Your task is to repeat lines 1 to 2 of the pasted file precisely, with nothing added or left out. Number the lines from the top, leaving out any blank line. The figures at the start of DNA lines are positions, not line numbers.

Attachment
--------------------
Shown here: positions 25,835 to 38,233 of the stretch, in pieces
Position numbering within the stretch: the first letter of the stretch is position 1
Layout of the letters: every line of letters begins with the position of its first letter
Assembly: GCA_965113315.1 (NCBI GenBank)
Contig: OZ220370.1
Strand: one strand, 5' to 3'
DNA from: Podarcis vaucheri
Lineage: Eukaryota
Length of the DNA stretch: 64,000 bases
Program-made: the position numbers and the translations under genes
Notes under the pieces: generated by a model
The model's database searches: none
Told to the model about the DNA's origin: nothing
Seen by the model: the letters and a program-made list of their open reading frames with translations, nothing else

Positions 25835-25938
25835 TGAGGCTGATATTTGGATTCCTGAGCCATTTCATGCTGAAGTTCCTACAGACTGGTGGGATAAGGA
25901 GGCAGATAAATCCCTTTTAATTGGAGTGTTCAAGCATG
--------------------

Shown here: positions 25,835 to 38,233 of the stretch, in pieces
Position numbering within the stretch: the first letter of the stretch is position 1